The Wife Life

How to Survive as a Railroad Wife – Part Four

 

Okay so here is the last part of this series and I think maybe the most important way I survive as a railroad wife but more importantly how my marriage survives the railroad. Part Four of How to Survive as a Railroad Wife is to plan date nights with your railroader. I know this is not always an easy task because of our railroad’s lack of schedule but it’s important to spend one on one time with each other.

Dates nights are something my railroader and I just started doing this year. Our three kids are finally all in an activity together so we have an hour and a half to ourselves every Tuesday night. This is obviously a hit or miss situation because my railroader isn’t always home on a Tuesday night. When he’s not I actually have time to myself but when he is home we’re off to our local pub for wings and beer. It just so happens that at this local pub it’s half price wings night. Bonus!

Since we started doing dates nights I feel we are more connected than we were before. It’s a nice time to just hang out and catch up on life and talk about the future without the distraction of our kids or them interrupting us. We really try not to just talk about our kids too. I know a few other railroad couples who go on couple trips every so often but that’s not really for us. We love being around our kids and wouldn’t want to go on vacation without them so a date night works well for us. Do what works for you! If it’s a scheduled date night…do it! If it’s a weekend away…do it! If it’s a week long all inclusive…do it!

I don’t have any hard and fast statistics on the divorce rate for railroaders but I know it’s high. A lot of railroad marriages don’t last for many reasons. Marriage takes work at the best of times but for railroad couples it takes more work to make them last. Do what it takes to make your marriage last. It’s important and it’s worth it.

 

If you missed Part One, check it out here.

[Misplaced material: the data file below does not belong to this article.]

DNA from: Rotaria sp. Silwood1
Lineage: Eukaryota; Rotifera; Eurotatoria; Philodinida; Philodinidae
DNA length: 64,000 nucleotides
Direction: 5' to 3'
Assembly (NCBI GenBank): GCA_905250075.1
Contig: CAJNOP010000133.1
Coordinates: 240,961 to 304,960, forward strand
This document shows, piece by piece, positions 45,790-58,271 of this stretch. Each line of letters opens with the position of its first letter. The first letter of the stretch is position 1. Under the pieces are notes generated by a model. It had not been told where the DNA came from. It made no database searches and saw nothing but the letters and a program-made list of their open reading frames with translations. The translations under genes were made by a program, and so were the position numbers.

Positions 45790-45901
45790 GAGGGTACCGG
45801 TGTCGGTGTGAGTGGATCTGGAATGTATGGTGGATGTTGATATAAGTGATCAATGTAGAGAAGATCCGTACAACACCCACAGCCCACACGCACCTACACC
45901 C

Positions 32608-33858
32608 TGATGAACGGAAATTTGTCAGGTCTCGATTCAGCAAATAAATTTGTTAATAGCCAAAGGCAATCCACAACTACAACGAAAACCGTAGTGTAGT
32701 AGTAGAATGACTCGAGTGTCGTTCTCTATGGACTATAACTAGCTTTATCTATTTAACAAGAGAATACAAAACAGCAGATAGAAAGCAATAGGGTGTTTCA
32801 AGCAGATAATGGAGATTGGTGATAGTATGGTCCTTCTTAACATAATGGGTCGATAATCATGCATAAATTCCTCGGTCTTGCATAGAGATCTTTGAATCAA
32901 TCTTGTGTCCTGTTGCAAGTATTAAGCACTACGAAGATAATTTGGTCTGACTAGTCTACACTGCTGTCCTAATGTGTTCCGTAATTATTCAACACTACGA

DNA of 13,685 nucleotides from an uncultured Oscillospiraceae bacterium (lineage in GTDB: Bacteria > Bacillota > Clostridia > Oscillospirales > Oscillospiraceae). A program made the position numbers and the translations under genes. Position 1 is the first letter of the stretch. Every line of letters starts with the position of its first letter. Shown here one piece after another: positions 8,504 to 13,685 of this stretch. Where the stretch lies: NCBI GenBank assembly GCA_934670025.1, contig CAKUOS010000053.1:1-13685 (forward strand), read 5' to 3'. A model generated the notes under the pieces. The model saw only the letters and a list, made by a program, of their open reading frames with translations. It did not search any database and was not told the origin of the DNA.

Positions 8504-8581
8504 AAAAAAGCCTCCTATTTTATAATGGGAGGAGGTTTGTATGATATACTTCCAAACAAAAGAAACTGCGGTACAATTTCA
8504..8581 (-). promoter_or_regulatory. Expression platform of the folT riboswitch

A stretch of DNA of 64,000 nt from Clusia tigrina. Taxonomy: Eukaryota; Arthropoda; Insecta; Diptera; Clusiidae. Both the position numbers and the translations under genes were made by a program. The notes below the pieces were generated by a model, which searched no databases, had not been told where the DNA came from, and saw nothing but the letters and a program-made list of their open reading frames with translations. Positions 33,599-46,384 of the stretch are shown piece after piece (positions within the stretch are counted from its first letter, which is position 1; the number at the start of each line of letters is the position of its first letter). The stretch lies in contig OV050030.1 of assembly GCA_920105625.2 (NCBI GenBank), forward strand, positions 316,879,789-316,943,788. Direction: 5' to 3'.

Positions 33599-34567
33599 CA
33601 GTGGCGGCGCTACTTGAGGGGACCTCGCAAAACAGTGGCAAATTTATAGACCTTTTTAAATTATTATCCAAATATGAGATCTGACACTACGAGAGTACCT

If you missed Part Two, check it out here.

If you missed Part Three, check it out here.

5 thoughts on “How to Survive as a Railroad Wife – Part Four

  1. I love this blog–this is my life! One thing I would like to stress, if you live in Canada and are starting a family, MAKE your husband take paternity leave. At least for the first 3 months. I know it can take a toll on your finances, especially if you are planning to be a SAHM, but hopefully you’ll have 8-9 months to budget. My husband took paternity leave 3 months into the game, but if we knew then what we know now, we would have started it from the beginning. My closest family was 300 km away, I only had acquaintances where we were living and I was not about to call on a stranger to help me out. He did not understand what solo parenting a baby was like until he had to do it. We never fought until the birth of our child. Our fight was “Who is more tired and who deserves to sleep more?” Well, you know the RR schedule ladies. If you’re the breadwinner, you’re going to trump. I was so tired I couldn’t even remember my PIN number. It got better though! You can do this! Anyway, just my two cents.

    1. Great insight Jennifer! We are having our first railroad baby and my railroader isn’t taking paternity leave and I hope we don’t regret it. This is baby number 4 for us so I think I’ll be fine with the help of my other ones. They are super excited to help out so it’s not like I’m burdening them. I know many railroaders who did take paternity leave and their wives loved the extra help. I’m thankful we live in Canada and it’s an option.

  2. We live in Montana and have 4 kids. We have been together for 4 years, married for 2. This year has been the most straining on our relationship. We don’t really ever have time for each other let alone time to talk. About our emotions, how are day was, what the other knew did that may have upset us. Life is so stressful for my husband and I try to keep it together but at the same time, I feel like I’m not allowed to express my feelings without causing an argument. He tells me that I am his only support in life. His company has been quickly declining when it comes to everyone’s morale. So it is very difficult me to find the balance between my feelings/emotions and trying not start an argument. I genuinely feel the need to walk on eggshells when he is home.. I don’t like that and I know he doesn’t but I don’t know what to do..

    1. We just moved to Montana with Montana Rail link. I’ve been a RR wife for 11 of our 15 married years and a military wife before that. We have 2 kids and this blog speaks to so many of the things we have struggled with and many things we have succeeded in overcoming. I’m so glad I found it this morning.

      1. Mandy and Christina, I’m so glad you have found my blog. I’m so sorry I’ve missed seeing these comments. I’ve taken a break from blogging but hoping to get back to it as soon as possible. We had our fourth on July 2nd so I’ve been busy being a mom. These comments make me want to get back to it because I know it’s a hard life and we all need the support.

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